I LOVE THE SCIENCE behind gardening, the stories that reveal what makes things tick in the natural world. A new book by Lee Reich called, “The Ever Curious Gardener: Using a Little Natural Science for a Much Better Garden,” is loaded with such stories.
Lee Reich, or should I say Dr. Lee Reich, has degrees in chemistry, soil science and horticulture, and is author of many previous books including, “Landscaping With Fruit,” “The Pruning Book,” and “Weedless Gardening.” The topic of our recent conversation was more about wondering and explaining not just the how-to, but the why and how things happen, including: ways to know your soil better, to propagate bulbs by understanding their physiology, or nudge fruit trees not to skip a year of bearing fruit and more.
Read along as you listen to the April 23, 2018 edition of my public-radio show and podcast using the player below. You can subscribe to all future editions on iTunes or Stitcher (and browse my archive of podcasts here).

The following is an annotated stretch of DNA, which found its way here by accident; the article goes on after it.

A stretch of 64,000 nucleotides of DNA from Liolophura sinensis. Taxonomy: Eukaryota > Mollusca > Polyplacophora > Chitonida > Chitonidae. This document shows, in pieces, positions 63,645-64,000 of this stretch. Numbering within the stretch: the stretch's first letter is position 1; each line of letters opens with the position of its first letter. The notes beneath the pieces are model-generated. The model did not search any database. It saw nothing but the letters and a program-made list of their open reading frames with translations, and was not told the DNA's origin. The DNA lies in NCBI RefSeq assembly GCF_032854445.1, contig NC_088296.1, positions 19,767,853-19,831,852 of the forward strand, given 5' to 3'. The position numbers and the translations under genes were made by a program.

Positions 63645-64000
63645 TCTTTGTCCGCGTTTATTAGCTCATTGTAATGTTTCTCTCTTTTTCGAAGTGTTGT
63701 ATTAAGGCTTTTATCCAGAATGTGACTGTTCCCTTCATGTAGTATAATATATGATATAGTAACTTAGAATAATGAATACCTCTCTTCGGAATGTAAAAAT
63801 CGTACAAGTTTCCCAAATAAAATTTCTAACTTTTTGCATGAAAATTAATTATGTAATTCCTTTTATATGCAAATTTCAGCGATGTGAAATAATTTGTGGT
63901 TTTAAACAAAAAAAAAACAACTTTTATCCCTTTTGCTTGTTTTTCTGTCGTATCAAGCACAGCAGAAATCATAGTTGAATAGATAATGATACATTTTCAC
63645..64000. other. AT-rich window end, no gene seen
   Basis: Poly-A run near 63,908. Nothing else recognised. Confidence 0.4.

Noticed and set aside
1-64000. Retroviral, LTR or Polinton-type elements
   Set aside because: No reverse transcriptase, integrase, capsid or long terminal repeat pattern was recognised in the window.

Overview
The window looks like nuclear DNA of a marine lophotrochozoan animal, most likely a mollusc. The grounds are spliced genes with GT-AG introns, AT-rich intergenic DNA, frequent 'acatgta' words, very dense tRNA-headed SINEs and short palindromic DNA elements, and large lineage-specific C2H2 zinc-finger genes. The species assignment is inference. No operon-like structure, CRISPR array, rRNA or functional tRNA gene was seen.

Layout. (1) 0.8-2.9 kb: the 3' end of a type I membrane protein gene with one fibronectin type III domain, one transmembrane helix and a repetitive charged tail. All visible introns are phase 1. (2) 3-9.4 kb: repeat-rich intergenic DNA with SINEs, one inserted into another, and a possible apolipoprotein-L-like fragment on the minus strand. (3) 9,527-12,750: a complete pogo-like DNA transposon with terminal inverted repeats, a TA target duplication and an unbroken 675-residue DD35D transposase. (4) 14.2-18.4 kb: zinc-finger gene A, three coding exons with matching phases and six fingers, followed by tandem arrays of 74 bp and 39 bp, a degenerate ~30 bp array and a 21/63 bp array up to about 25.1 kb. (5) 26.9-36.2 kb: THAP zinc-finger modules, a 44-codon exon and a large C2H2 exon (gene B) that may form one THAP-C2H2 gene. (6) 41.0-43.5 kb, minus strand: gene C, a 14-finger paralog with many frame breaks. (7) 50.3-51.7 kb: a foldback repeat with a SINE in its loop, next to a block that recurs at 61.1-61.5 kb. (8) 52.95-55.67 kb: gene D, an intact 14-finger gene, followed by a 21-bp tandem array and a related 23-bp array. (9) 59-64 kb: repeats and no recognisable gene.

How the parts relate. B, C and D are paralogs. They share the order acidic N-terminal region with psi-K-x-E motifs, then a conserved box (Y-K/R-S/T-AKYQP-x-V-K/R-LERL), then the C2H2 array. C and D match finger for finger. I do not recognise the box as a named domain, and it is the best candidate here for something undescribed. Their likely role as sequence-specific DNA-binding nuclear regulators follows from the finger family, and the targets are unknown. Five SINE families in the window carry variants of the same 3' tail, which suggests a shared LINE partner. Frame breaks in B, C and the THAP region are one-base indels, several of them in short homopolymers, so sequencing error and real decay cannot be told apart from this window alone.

Plus: Enter to win a copy of the new book, in the comments box at the very bottom of the page.
natural science in the garden, with lee reich
Q. Lee, congratulations of course on the new book, but knowing you all these years and your academic background, I wonder if this was the book you’ve sort of always intended to write and you finally got the chance to?
A. Well, I did intend to write it for a long time, and so I’ve been thinking about it a lot. So the answer’s yes. [Laughter.]
Q. Because it seems just like, I mean you know the fact of using science for a much better garden kind of seems just like you, and the “ever-curious” part. “The Ever-Curious Gardener” is how I would think of you. So, yes, O.K.
A. Right, and it did hit me as I said, repeatedly it was hitting me as I was doing things in the garden. A lot of what I had learned in my academic settings have really influenced what I was doing.
Q. Right. The book has so many different little stories, lots of different stories, so it’s not like a textbook. They’re not turgid and academic, they are kind of fun and they have that human part. Like you said, you learned from what you were doing and you drew on your academic background to enhance what you were doing and so forth.
There were a lot of terms in it, you know obviously, some of the sciencey words and there were some fun ones that I knew, like “double dormancy.” I’ve used it myself, but I didn’t know until I read in your book what the “double” is. What’s double dormancy for instance?